Colony Collapse Disorder is another metaphor of our time as our civilization speeds toward the brink, pedal to the metal. Like Thelma and Louise, we are apparently going out at full speed. The bee population is failing at an alarming rate. There are lots of theories as to why. My guess is that it’s like anything else—an accumulation of things over time leading to chronic problems that have their own momentum.
There are some things we could live without: cable news, Coke, running shoes, Netflix and Facebook, blogs, V-8 engines, Spud Puppies. There are certain things we cannot do without. Specifically, food (and water). Spud Puppies have their place, I suppose, and they do resemble food, which reminds us that food is important and that bees are crucial to food production. So, Colony Collapse Disorder is something that we need to be mindful of and try to do something about.
There is a lot of momentum to the backyard beekeeping movement, hobbyists who keep bees to aid in pollination. There is also traction for “natural beekeeping” that is using more natural forms of hives—the Top Bar or Warre Hive or even using open frames in the traditional Langstroth hive. The loss of bees clearly can affect human survival so it seems important that we do whatever we can to propagate bee colonies.
I am five days into being a beekeeper and could be the cover boy for Beekeeping For Dummies. But I can already answer one question that everyone asks,” Will the little fuckers sting you?” The answer is, they will if you screw up.
I went into this deal expecting to get stung, looking forward to it even. Of course, I had conditions. I didn’t want to get stung on the face, didn’t want bees to get under my clothing. Let’s be honest. I was ready to be stung on the hands only and limited my exposure. I’m pretty certain that if you know what you are doing and understand hive behavior better than I do that you could go a very long time without getting stung. Stinging is defensive behavior. The guard bees will sting you when they think the hive is being threatened. You can work in the garden all day along with foraging bees and not have a worry about being stung. You’d have to go out of your way to provoke a foraging bee. Most of my stings over the years have come from stepping on a bee (and I’m only talking honeybees in this stinging disquisition. Your wasps, hornets, yellow jackets, etc. are another cup of bee).
So I wanted to make sure the queen was out of her little cage and remove that cage so that the bees wouldn’t draw comb around it. I read that you should hold the queen cage low in the hive so she’d stay in there and pull or cut the little screen that covers her cage. I pulled the cage loose, brushed off a bunch of bees clustered on the cage and lowered her down where I started to cut with a knife when bam, bam, bam, bam, bam. They hit me fast. I dropped the queen cage, turned my back on the hive and walked away scraping stingers off the back of my hand and went and got a pair of thick gloves.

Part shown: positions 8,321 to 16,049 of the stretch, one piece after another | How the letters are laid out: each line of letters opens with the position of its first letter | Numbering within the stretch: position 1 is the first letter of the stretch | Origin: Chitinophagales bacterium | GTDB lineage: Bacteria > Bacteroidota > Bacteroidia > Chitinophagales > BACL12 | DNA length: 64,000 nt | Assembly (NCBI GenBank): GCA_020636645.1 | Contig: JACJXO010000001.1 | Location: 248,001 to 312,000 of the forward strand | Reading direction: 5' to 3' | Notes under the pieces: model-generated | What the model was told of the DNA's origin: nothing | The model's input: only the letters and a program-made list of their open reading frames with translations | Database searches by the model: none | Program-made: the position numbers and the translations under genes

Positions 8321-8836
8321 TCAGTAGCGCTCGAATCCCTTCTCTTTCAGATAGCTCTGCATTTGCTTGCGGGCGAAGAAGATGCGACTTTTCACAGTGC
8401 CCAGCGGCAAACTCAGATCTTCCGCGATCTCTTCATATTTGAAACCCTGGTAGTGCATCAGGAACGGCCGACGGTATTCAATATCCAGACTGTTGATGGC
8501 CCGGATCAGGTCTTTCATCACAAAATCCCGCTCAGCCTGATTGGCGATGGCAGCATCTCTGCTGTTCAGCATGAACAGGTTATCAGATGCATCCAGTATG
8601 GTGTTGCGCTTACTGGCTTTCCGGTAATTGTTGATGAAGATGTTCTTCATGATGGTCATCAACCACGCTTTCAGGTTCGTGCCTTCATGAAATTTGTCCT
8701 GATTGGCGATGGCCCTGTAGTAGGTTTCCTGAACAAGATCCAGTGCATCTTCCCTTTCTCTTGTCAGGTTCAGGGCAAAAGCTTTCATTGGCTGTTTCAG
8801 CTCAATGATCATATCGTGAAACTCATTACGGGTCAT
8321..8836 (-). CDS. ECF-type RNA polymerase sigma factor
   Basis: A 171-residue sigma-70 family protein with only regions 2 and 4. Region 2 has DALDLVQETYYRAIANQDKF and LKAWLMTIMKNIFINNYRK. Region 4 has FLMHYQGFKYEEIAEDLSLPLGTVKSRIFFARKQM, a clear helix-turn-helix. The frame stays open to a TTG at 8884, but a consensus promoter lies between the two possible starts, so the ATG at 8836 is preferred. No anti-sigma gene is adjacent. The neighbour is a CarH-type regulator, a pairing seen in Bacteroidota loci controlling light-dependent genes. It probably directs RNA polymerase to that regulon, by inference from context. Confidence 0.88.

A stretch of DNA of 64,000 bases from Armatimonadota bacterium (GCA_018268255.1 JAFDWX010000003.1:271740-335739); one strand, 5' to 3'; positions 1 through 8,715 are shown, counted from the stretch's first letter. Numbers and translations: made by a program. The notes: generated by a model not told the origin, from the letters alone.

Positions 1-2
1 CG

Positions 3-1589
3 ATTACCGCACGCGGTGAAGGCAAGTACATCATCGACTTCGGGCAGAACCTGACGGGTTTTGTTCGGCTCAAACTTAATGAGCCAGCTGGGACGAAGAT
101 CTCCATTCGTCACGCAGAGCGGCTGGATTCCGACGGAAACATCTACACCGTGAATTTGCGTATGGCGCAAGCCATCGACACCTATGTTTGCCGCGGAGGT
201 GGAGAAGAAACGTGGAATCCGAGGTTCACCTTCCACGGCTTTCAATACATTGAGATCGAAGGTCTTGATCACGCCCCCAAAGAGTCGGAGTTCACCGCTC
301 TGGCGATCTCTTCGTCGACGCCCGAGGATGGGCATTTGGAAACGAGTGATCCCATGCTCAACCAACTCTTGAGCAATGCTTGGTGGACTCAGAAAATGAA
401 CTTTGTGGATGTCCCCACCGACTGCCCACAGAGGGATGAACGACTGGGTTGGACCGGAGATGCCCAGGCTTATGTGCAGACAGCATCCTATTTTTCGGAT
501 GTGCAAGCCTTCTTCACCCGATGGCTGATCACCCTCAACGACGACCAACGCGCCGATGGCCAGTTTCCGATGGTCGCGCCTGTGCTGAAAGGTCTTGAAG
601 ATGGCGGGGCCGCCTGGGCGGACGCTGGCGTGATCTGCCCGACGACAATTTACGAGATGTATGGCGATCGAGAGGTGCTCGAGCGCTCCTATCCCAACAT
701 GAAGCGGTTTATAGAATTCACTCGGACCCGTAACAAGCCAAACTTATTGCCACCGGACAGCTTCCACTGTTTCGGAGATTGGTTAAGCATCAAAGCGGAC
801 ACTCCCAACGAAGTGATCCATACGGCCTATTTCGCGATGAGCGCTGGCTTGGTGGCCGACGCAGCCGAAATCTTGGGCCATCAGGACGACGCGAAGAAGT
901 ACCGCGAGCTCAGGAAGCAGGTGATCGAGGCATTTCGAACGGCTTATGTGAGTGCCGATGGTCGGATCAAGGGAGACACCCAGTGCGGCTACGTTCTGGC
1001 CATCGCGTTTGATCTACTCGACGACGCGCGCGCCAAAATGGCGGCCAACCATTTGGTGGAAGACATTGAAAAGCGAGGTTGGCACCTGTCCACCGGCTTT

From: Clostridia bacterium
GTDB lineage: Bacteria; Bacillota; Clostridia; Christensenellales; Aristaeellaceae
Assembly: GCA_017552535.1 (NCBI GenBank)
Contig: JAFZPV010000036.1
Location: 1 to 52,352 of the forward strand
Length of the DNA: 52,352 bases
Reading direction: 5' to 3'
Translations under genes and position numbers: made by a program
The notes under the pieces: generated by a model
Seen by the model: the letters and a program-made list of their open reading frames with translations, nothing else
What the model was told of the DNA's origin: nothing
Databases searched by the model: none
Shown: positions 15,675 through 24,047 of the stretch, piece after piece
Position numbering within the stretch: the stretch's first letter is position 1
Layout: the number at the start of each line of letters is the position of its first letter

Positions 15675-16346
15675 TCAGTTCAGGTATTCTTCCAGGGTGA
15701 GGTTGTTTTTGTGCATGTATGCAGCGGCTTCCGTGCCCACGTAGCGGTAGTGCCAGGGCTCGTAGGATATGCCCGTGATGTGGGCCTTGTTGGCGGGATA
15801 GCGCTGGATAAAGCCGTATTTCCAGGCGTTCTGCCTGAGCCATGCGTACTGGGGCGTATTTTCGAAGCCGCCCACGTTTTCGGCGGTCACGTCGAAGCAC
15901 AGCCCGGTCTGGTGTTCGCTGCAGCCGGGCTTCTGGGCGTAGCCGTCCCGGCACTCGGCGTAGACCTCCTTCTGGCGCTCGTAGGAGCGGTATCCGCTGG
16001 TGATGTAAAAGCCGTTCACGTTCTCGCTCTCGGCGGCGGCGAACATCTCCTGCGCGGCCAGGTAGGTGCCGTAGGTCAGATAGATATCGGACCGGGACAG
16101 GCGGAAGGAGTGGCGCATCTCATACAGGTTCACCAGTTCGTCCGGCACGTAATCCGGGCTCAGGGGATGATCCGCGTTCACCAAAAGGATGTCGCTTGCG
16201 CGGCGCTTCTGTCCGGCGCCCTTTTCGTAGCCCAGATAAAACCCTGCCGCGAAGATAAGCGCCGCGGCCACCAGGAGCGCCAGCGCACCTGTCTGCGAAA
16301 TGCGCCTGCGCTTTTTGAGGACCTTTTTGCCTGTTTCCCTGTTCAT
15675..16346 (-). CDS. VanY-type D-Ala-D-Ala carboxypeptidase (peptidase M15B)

The stinger on a bee is an interesting mechanism. It’s got three parts. There are two barb-like structures that work their way into the skin and a central groove that allows the venom to flow from the sting gland. I recall scraping several of these off as I moved away from the hive. Only one percent of the population is allergic to bee stings. As it happens, most of us can take quite a bit of bee venom. One source I read said ten stings per pound of body weight. The little bee makes the ultimate sacrifice when going for the sting. She will die in a few days having left muscles and her poison gland behind.
Bee venom is apparently a joy for the chemist to study. It includes all kinds of biochemically and pharmacologically active substances: histamine, dopamine, melittin, apamin and more. Some have possibly heard of bee venom therapy where one is intentionally stung several times. This therapy has long been practiced in Europe. Curiously, my arthritic knee did not hurt for twenty-four hours after the bee stings.
So, what has this got to do with Transition? Well, Transition is about self-sufficiency and self-reliance. We need pollinators and a bit on honey wouldn’t be bad either. It’s amazing how many people have told me in the last few days that they “used to keep bees.” The Transition Movement encourages us to re-skill. I don’t know if we’ll be successful beekeepers this year. But, ultimately, we’ll figure it out.
And, if you hear about a honey bee swarm on the island, give me a call. I’d like to try to catch one.